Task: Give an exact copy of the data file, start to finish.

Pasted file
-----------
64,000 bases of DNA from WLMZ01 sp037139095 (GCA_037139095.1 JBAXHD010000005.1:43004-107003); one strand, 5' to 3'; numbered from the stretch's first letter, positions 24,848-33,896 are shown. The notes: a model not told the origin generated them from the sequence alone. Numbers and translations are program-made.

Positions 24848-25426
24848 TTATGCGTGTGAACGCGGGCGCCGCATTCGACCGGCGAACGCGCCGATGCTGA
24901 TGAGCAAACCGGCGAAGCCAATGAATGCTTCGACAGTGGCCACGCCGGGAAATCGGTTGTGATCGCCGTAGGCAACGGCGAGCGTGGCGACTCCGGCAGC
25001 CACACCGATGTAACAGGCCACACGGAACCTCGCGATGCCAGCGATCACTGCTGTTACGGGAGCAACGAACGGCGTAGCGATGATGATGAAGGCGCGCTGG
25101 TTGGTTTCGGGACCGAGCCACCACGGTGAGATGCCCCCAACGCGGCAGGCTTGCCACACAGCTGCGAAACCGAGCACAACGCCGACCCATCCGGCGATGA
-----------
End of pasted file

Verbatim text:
64,000 bases of DNA from WLMZ01 sp037139095 (GCA_037139095.1 JBAXHD010000005.1:43004-107003); one strand, 5' to 3'; numbered from the stretch's first letter, positions 24,848-33,896 are shown. The notes: a model not told the origin generated them from the sequence alone. Numbers and translations are program-made.

Positions 24848-25426
24848 TTATGCGTGTGAACGCGGGCGCCGCATTCGACCGGCGAACGCGCCGATGCTGA
24901 TGAGCAAACCGGCGAAGCCAATGAATGCTTCGACAGTGGCCACGCCGGGAAATCGGTTGTGATCGCCGTAGGCAACGGCGAGCGTGGCGACTCCGGCAGC
25001 CACACCGATGTAACAGGCCACACGGAACCTCGCGATGCCAGCGATCACTGCTGTTACGGGAGCAACGAACGGCGTAGCGATGATGATGAAGGCGCGCTGG
25101 TTGGTTTCGGGACCGAGCCACCACGGTGAGATGCCCCCAACGCGGCAGGCTTGCCACACAGCTGCGAAACCGAGCACAACGCCGACCCATCCGGCGATGA